I agree with red_fists in that giving 100% does not mean subordinating all other facets of your life to the dojo. Insofar as many martial arts (including those that I practice) are at least as much about development of character, it would seem moot that one should not sacrifice ALL other things in one's life.

    Surely it is a matter of priorities. If my daughter is rushed to the hospital, I'll miss practice. Sensei would not begrudge me that - in fact, he may think the worse if I actually came to the dojo while members of my family needed me more. However, if I skipped a practice because a really good episode of the Simpsons is on - well, that isn't good. While I am not at the beck and call of the dojo, I am able to accord it a fairly high priority in the scheme of things.

    I too practice koryu, and I have an ever-growing family that I need to provide for. A tremendous amount of my time is taken by the latter of these priorities. However, when I am able to go to the dojo (which is quite regularly - at least when I am in Japan), I make the most of my time by practising until I think I am going to puke. If there are dry spots on my keikogi, I am not going 100%.

    And that is what I think giving 100% means. When you are at the dojo, practise hard and well. Learn at all times and approach instuction eagerly. Make all efforts to keep up with practice, but also realise that there are a few things that are more important (to you, as an individual) than the dojo, and that in a battle of priorities, the dojo can occasionally lose.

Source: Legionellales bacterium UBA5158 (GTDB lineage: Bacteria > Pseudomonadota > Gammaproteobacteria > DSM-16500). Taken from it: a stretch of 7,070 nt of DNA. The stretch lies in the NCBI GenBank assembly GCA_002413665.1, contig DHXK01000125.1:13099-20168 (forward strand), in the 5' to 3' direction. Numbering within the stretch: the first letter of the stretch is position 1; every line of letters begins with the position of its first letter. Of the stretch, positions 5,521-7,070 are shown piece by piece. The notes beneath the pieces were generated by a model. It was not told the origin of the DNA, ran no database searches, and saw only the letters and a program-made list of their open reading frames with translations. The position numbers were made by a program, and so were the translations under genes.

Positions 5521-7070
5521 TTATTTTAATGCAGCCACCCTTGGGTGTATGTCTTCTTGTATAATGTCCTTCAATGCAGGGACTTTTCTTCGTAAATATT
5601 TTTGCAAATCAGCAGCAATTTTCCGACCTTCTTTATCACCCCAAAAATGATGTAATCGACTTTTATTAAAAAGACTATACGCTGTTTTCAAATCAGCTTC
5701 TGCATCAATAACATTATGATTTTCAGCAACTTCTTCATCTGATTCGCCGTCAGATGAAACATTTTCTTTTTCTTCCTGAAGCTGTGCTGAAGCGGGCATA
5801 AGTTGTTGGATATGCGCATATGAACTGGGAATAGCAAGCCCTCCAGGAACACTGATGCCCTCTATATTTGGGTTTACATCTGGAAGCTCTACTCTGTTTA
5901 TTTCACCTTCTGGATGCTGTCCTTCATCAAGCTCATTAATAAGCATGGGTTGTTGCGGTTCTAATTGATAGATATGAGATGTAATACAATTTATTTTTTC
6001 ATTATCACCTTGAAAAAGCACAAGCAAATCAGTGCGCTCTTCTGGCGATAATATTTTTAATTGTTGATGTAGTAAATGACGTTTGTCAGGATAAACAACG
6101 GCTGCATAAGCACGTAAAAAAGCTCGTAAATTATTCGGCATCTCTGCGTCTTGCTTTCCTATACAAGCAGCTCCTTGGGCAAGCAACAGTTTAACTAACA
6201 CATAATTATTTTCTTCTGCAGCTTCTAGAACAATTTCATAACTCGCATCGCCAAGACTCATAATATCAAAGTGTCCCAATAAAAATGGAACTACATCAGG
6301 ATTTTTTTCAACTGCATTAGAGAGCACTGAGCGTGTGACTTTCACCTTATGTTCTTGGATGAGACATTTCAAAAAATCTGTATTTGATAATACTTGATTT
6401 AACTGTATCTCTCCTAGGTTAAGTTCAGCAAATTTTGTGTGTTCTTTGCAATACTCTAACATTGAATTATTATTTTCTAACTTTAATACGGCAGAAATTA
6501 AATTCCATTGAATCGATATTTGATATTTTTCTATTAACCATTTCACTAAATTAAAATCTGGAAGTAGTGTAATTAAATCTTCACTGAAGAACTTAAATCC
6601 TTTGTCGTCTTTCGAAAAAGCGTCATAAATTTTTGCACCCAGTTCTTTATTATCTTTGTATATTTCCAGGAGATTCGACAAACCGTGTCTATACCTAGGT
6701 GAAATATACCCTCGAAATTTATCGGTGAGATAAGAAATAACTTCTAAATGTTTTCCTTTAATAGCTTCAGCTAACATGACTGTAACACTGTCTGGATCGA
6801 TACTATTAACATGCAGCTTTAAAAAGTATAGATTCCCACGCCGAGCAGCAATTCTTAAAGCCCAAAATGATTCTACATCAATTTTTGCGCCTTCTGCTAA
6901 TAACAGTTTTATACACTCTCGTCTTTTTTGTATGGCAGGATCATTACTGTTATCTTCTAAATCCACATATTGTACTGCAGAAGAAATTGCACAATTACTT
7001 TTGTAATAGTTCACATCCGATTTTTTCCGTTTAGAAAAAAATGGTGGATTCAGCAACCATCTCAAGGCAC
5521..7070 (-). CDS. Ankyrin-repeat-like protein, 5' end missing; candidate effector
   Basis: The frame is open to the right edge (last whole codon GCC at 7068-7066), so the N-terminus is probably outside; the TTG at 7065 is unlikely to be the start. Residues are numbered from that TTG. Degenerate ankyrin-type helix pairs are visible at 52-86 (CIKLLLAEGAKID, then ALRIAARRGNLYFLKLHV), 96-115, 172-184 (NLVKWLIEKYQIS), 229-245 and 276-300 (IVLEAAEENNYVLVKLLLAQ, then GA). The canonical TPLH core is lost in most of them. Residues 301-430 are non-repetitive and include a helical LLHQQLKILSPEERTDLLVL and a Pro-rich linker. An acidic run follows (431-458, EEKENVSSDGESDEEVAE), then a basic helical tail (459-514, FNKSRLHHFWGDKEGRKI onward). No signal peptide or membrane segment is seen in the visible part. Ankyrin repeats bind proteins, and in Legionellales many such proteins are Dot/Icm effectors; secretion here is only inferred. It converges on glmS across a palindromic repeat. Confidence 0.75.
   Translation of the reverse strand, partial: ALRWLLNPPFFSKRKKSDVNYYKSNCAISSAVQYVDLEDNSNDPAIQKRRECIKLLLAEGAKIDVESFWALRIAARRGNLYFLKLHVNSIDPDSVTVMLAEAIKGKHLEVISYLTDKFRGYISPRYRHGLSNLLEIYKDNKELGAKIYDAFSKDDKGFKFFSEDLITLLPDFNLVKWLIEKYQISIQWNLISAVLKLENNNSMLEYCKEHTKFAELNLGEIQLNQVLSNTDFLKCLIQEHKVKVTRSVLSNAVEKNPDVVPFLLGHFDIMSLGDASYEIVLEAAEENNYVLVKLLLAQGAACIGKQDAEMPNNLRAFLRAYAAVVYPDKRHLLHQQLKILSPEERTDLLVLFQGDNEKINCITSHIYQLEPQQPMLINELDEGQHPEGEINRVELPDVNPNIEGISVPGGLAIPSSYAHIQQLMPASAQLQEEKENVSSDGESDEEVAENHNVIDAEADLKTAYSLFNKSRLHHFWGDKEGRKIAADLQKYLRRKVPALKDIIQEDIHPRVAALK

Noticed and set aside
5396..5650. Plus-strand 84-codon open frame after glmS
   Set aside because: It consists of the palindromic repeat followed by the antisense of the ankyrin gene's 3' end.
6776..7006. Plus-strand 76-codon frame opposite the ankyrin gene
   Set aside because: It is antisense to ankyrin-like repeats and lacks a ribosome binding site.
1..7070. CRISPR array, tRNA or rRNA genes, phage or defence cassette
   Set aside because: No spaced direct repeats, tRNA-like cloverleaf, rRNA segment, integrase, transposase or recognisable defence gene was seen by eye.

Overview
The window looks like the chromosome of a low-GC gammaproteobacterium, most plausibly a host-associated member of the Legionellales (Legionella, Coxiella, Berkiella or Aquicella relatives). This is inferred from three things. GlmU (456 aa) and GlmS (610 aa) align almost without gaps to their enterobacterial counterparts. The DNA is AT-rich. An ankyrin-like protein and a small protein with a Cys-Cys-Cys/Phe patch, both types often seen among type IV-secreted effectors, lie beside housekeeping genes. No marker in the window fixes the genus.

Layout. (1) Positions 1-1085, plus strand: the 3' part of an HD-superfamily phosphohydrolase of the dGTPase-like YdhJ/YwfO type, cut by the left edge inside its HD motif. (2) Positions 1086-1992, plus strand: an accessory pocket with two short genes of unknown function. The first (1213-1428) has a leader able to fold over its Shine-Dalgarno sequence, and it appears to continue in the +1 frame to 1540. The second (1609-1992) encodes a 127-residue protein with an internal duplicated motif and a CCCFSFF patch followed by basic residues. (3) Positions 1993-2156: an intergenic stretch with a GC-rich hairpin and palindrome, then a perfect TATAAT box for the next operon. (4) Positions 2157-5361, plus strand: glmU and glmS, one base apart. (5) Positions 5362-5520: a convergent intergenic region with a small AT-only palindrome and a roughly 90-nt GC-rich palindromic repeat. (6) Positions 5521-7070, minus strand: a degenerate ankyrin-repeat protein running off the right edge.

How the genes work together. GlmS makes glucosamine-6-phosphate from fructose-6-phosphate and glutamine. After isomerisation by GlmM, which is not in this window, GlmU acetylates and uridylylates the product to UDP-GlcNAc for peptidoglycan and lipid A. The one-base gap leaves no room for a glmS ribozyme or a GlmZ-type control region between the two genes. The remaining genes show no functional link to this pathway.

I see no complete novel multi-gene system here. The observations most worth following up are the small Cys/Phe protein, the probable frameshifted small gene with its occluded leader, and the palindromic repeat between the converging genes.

At the Shimbukan, there is no doubt that family is a very important aspect of our training. It is all around us. However, while the other members of the dojo are a sort of extended family, there is still the expectation that one will not forget his (or her) true family. Greg's correct assertions lead to the following: the diligence and zeal one applies to training is not a finite resource, to be used entirely towards one thing. It is a state of being, an energy that is constant which should (and, really, MUST) be used in everything you do.

    Other people may feel differently, but I would definitely not fit in at a school that expected me to subordinate all other things (including work or family) to practice. Apart from the malpractice issues that could potentially be involved re: my job (I am a lawyer) if the dojo said "Do X now!", I value my family far too much to say to them "You are the 2nd most important thing in my life."

    Hope that helps. I know, I know, no value-added content. I still think it is true.

    Hopefully, all any future conflicts of priorities will be resolved when I take my kids to practice at the dojo! Ah, that will be so cool....

    Cheers

    Adam Young

  9. #24
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    Good question.

    On one hand, my experience has been that instructors of all arts - especially traditional ones- greatly respect self-sacrifice and a strong passion to learn.

    But on the other hand, I've never heard any of these instructors lay the slightest guilt trip on a student for prioritizing family matters over budo resposibilities. Perhaps there may have been more of this kind of criticism historically, when budo was needed for more practical purposes (much like firemen and military still have to prioritize their job over family at times), but since "budo" is now about improving your life and that of others around you, priorities have changed for the most part.

    I know of several serious budo-ka who have been through this, and came to realize that they almost lost their family as a result of their "obsessive" budo training. They now are enjoying their family (and vice-versa) in a whole new light. I myself am nearing a point where I will need to spend time with my soon wife-to-be, as well as possibly the that of rugrat(s)in the near future. :P